Second, who is eligible?

To contribute to an HSA, you must be enrolled in a qualifying high-deductible health plan (HDHP). For 2022 the HDHP for individuals must have a deductible of at least $1,400 and an out-of-pocket medical expense limit of $7,050, and the HDHP for families must have a deductible of at least $2,800 and an out-of-pocket medical expense limit of $14,100.

Third, how do I get one?

You can enroll in an HDHP and an HSA through your employer if available, or find an HDHP on the health insurance marketplace and an HSA through a financial institution.

Here is a summary of the advantages and disadvantages of HSAs:

Advantages:

  • If you make contributions with pre-tax dollars, they are excluded from your gross income.
  • If you make contributions with after-tax dollars, you can deduct them from your gross income on your tax return.
  • Contributions can earn interest and be invested.
  • Your investments can grow and compound on a tax-deferred basis, which means there are no capital gains taxes on earnings.
  • Withdrawals are tax-free for qualified health care expenses.
  • You don’t have to make withdrawals in the year that the expenses are incurred (just save the receipts for the year in which you do make the withdrawals).
  • Any unused money at the end of the year rolls over to the next year (unlike Flexible Spending Accounts (FSAs)).
  • The account is always owned by you even if you change employers or terminate employment.
  • When HSA money is used to pay for health care costs in retirement, it has more buying power than money from retirement plans like 401ks where you will owe income taxes on withdrawals.

Disadvantages:

  • It can be challenging to budget how much to save as medical expenses are often unpredictable.
  • HSAs have low contribution limits – the 2022 contribution limit is $3,650/year for individuals with additional catch-up contributions of $1,000 between ages 55 and 65. (This amount is reduced by any employer contributions excluded from gross income.)
  • Once you enroll in Medicare at age 65 you can no longer contribute.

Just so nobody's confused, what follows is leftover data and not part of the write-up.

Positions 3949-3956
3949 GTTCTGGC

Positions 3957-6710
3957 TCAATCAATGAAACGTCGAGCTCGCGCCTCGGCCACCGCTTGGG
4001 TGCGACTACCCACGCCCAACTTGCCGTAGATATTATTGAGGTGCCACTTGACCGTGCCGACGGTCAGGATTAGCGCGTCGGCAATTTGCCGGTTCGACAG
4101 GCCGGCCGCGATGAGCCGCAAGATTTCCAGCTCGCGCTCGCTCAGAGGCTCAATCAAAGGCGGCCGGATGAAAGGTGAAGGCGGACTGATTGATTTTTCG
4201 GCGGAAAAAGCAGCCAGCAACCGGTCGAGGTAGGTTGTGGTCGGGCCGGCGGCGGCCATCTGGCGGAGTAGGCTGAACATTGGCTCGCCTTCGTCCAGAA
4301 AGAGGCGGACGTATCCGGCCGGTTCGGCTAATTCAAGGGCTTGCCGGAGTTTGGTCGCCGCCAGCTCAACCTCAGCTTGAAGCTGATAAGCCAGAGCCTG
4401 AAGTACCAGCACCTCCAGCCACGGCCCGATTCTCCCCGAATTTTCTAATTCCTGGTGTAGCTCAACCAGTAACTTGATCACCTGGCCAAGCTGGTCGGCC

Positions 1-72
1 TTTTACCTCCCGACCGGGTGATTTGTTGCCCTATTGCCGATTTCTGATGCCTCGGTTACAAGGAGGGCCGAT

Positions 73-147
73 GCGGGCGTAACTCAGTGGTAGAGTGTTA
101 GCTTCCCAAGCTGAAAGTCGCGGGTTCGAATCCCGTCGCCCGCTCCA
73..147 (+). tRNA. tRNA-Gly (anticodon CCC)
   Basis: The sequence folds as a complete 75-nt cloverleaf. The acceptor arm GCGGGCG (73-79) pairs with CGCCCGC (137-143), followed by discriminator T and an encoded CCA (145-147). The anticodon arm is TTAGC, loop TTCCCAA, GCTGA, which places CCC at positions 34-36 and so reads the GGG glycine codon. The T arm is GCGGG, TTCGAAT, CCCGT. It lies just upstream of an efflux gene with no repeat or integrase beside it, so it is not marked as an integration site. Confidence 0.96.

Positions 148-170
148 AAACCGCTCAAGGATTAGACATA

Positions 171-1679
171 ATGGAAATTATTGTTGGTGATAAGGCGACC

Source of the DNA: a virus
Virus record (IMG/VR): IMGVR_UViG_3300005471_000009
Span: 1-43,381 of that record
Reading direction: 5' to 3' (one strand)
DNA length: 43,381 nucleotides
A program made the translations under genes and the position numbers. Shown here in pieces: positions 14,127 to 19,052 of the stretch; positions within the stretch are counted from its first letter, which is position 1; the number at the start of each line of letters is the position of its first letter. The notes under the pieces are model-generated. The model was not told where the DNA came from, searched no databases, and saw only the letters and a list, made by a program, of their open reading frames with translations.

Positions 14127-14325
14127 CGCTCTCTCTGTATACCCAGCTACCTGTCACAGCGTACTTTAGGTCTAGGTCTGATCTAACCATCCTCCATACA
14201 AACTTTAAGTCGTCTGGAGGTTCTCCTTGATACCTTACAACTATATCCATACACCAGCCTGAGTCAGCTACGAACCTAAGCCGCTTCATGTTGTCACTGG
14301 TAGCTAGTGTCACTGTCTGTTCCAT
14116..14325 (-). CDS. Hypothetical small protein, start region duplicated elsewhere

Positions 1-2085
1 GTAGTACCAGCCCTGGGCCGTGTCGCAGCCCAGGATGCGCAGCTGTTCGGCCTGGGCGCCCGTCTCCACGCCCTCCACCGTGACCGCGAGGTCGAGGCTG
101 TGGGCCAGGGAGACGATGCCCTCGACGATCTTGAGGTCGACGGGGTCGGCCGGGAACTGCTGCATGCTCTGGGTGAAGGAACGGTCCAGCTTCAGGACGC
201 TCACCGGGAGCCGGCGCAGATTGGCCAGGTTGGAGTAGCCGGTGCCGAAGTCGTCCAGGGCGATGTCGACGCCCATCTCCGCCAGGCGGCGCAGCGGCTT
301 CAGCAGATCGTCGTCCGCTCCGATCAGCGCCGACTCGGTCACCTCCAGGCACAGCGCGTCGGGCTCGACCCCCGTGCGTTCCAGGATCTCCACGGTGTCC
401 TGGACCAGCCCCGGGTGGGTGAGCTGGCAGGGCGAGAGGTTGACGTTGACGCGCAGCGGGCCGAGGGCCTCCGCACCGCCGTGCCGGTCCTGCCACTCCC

• If you withdraw funds for nonmedical expenses before age 65, you will have to pay income taxes on the money and an additional 20% penalty. If you withdraw funds for nonmedical expenses after age 65, you don’t have to pay a penalty but you will have to pay income taxes on the money.

For an HSA to be worth it, you should be relatively healthy and good with recordkeeping. If this describes you, consider adding HSAs to your financial to-do list. “I don’t like tax savings” said no one ever.

Quarantine Dispatch

It is a time of tremendous contradiction in the economic world. Stocks and bonds are moving more in tandem than ever. Unemployment is at a high not seen since the Great Depression yet the market is only in correction territory, which means a drop of 10% that happens on average every 12-24 months. The level of personal savings has surged and personal income has increased, but personal spending has fallen drastically. What can account for these disconnects?

Another way to put it is, why on earth is the market doing so well when the economic forecast is so dismal? It could be that health data has leveled off and the vaccine narrative has accelerated so psychological panic has subsided. It could be the short-term effect of trillions of stimulus dollars the Federal Reserve is pumping into the economy to shore up liquidity. It could be that today’s stock market prices accurately reflect the post-Covid economic landscape. It could be the unflagging optimism that is the warp and woof of human nature.

The federal government acted swiftly and massively in their monetary and fiscal stimulus efforts and it made a difference. For now deflation is winning over inflation. The supply chain has not seized up. The Federal Reserve has indicated their willingness to provide more stimulus and Congress is currently negotiating the HEROES Act, which may include more help for state, local, and tribal governments, an extension of unemployment benefits, and more household payments. There seems to be no end in sight for relief as long as the need persists.

We know that the stock market discounts future earnings to yield today’s prices, which means that the recovery is already priced in. The Efficient Markets Hypothesis (EMH), a cornerstone of modern financial theory, states that at any given time stock market prices reflect all available information. The EMH rules out the possibility that investors can time the market or use fundamental or technical analysis to identify securities that are over- or undervalued. However, we know that EMH is inadequate if we consider Warren Buffet’s outperformance of the market over long periods of time.